In the Popular Causes section, I would have built the icons right into the pie chart.  They don’t serve much purpose on their own next to the chart.

I love the puzzle piece images used for Partnerships.

Designed by Column Five Media

Tuesday
Apr192011

Monster Trade Show Displays (infographic)

 

 

From Monster Displays, a trade show displays reseller, the Trade Show Displays infographic is a great example of how companies are beginning to use infographics more for business communcations.  Most of the infographics posted here on Cool Infographics are intended to be shared far and wide through social media, but you never see the infographics that companies use internally or as part of their sales presentations.

This may not be the best infographic design (there’s too much text for my tastes), but it is what I would call data-heavy.  The infographic “shows” the reader the different types of displays, where they are used in a trade show, standard sizes, configurations and even includes an explanation of the mathematical effect of advertising lag.  I think they felt they needed to over-explain each illustration with words, and they have some statistics that they didn’t visualize at all.

Trade shows and trade show displays have a science behind them that most casual visitors never see. This infographic begins to explain some of the basics that every trade show attendee and trade show presenter should be aware of. What are the types of trade show booths? What layouts are available for the presenter? What advantages does trade show marketing have over other advertising campaigns? Learn more about the decay effect and advertising lag and how trade show advertising is affected.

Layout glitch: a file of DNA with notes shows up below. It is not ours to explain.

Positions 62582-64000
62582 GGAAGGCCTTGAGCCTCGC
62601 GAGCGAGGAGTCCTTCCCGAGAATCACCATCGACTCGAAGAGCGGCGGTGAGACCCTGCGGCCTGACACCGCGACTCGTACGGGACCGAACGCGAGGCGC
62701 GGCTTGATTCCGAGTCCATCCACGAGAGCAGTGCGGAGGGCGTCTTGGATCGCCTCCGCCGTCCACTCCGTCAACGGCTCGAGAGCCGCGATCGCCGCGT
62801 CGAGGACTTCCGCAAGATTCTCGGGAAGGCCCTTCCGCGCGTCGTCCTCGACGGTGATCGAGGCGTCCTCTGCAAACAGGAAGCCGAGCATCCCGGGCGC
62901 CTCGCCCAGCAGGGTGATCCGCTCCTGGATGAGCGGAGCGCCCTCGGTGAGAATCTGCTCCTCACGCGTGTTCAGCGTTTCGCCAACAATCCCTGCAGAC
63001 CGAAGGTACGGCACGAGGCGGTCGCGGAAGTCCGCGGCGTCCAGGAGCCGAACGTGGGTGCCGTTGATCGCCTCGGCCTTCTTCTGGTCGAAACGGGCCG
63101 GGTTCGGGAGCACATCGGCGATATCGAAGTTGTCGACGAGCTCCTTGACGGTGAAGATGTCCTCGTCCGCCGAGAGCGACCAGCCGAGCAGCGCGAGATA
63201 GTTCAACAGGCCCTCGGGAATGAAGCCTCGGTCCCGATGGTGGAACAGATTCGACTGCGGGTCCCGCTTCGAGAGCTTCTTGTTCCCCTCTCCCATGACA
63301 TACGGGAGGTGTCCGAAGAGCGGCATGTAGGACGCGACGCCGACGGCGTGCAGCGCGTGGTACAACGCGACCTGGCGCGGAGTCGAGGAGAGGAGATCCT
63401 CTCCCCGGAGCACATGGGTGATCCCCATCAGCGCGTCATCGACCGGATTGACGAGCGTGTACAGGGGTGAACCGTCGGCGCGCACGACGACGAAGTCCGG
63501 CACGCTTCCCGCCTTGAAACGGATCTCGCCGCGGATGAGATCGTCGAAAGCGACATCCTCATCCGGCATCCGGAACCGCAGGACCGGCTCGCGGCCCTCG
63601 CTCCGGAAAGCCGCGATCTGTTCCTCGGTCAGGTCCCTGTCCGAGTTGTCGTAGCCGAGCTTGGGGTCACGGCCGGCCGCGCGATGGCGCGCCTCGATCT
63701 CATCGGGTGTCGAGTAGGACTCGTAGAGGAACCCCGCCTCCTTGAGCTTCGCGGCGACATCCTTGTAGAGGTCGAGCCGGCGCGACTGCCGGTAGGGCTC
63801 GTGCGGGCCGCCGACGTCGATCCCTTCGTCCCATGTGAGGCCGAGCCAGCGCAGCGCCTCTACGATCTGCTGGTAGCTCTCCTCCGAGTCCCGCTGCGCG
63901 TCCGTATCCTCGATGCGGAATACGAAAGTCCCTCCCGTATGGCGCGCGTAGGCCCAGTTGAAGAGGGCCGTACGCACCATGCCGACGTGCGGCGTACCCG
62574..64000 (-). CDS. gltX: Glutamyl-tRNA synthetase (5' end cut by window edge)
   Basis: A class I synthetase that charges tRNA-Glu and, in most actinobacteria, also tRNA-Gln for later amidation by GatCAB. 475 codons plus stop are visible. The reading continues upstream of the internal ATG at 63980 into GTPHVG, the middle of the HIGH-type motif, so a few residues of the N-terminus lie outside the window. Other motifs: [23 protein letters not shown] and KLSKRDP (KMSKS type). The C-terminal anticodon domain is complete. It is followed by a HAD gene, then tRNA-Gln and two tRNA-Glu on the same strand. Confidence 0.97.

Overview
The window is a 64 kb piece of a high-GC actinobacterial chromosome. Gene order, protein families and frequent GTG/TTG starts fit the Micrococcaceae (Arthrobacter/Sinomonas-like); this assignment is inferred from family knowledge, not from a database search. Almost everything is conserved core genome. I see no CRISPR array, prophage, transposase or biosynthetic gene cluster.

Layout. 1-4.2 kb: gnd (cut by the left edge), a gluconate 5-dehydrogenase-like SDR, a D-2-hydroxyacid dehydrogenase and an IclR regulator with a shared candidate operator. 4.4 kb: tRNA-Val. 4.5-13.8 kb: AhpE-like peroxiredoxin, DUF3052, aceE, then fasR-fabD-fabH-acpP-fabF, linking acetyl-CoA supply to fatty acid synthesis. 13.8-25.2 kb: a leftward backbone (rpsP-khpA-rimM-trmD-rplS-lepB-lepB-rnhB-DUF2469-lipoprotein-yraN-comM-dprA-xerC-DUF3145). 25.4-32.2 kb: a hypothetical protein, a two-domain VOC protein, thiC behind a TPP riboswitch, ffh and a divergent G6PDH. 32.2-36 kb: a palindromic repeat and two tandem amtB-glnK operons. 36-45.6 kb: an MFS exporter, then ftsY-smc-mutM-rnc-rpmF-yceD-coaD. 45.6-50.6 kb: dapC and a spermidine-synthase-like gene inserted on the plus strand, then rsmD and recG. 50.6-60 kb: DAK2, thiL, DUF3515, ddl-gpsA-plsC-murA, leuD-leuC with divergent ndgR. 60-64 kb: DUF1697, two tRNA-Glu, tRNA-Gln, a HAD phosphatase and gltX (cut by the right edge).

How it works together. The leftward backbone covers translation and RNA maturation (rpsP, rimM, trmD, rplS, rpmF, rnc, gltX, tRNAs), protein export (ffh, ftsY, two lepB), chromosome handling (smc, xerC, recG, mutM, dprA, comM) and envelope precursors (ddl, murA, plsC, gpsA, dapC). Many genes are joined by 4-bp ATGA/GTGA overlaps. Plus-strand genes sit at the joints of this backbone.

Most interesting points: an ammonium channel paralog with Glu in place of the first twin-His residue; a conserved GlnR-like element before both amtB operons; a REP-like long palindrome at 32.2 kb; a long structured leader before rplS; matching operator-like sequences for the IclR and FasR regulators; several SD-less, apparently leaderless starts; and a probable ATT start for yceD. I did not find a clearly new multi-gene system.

This would also make a nice poster, or a handout to give to customers because it provides a good reference of information that customers would refer back to.

Thanks to Shell for sending in the link!

Friday
Nov122010

The Brutal Decline of Yahoo!

Here’s a fun one from Scores.org The Brutal Decline of Yahoo! examines the troubled history of Yahoo! in search, advertising and acquisitions.

Designed by our friend, Jess Bachman, this one relies heavily on visuals related to the events on the timeline over the last 16 years.  A little text heavy for my tastes, but I had forgotten at least half of this stuff that Yahoo! messed up.  It’s a little amazing that they’re still as big as they are.